Army Must Take Better Care of 'At-Risk' Soldiers

      June 24, 2014 13:14

      The issue of "at-risk" soldiers has made headlines after an Army conscript ran amok on Saturday, killing five comrades and injuring nine others.

      The 22-year-old sergeant identified by his surname Lim was classified into the A group, who need most attention out of three, when he underwent his first personality test in April last year because he had great difficulties adjusting to military life. In another test in November, he was classified as B, a level lower.

      The 22nd Infantry Division in Goseong, Gangwon Province, where Lim was stationed, has a whopping 1,800 soldiers who are classified into one of the three groups in need of special attention -- 300 in A, 500 in B and 1,000 soldiers in C. That amounts to 20 percent of the troops in the division.

      In the entire Army, Navy and Air Force, an average of eight to 10 percent fall into either A or B categories.

      Conscripts normally undergo three personality tests -- first during recruitment, second in basic training and third when they are stationed. But the test is often cursory and involves only a brief interview with an Army doctor. That needs to change.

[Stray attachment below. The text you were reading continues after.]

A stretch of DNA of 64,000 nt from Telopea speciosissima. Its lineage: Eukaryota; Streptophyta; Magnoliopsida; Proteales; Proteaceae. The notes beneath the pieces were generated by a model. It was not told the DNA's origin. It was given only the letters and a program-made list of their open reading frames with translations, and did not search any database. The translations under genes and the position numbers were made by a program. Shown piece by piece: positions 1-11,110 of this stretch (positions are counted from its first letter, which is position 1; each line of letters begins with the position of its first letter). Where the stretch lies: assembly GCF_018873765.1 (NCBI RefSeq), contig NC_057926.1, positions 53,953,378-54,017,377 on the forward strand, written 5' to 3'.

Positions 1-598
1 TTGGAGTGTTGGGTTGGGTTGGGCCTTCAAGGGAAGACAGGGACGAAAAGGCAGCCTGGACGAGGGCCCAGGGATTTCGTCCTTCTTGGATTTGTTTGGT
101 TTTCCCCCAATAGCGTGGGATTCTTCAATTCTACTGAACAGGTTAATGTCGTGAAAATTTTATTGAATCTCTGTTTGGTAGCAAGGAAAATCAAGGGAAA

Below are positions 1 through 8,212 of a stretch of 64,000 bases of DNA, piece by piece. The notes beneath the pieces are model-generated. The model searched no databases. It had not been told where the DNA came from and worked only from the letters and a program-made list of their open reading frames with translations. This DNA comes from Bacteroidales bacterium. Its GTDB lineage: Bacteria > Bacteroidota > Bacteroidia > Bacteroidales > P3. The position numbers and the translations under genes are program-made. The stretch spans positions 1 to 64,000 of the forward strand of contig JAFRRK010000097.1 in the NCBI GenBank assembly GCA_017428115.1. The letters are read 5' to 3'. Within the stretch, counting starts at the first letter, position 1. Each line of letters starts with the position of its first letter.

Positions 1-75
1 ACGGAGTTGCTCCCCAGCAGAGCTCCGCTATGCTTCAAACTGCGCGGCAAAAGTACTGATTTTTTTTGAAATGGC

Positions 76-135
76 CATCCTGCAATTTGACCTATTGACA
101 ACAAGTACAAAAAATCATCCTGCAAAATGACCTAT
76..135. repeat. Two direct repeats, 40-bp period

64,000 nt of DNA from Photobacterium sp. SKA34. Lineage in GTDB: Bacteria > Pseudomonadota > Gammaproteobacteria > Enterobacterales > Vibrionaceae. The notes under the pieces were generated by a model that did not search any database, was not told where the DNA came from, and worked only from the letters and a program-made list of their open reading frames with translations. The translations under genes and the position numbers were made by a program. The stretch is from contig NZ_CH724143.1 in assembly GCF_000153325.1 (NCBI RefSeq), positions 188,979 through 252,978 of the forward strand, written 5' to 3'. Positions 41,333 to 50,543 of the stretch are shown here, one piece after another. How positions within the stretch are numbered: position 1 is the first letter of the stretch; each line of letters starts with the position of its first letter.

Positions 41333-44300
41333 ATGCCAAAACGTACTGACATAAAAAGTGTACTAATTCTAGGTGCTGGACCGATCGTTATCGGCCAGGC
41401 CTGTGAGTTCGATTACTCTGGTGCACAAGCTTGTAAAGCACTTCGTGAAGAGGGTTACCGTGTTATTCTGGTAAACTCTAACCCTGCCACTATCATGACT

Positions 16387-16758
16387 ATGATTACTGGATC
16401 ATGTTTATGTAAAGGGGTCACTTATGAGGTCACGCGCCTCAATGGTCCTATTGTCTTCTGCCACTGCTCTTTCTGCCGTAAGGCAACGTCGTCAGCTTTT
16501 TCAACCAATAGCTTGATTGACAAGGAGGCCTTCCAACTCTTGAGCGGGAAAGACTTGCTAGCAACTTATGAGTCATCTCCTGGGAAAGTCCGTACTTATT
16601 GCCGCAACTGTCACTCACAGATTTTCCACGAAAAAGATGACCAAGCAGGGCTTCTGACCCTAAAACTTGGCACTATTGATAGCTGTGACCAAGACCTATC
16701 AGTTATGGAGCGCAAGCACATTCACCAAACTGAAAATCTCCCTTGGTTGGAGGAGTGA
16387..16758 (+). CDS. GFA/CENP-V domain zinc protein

Once conscripts are stationed, it is left to their battalion commanders to determine whether they are fit to serve or not. One soldier who went on a shooting rampage killing eight other soldiers in the DMZ in 2005 had passed his personality test with flying colors.

      In 2007 the Army began to use outside experts to assess the psychological conditions of soldiers and counsel those who are having problems. But as of 2012 there were only 148 professional counselors for more than 600,000 troops.

      The National Human Rights Commission pointed out that the number of such counselors needs at least to double to provide focused care for at-risk soldiers even once a month.

      The military operate a training program for at-risk soldiers. But a survey by the commission found it to be largely ineffective. Outside experts are needed to create a better program. But it is equally important for frontline commanders to learn how to deal with the vast numbers of conscripts who are in some way troubled.

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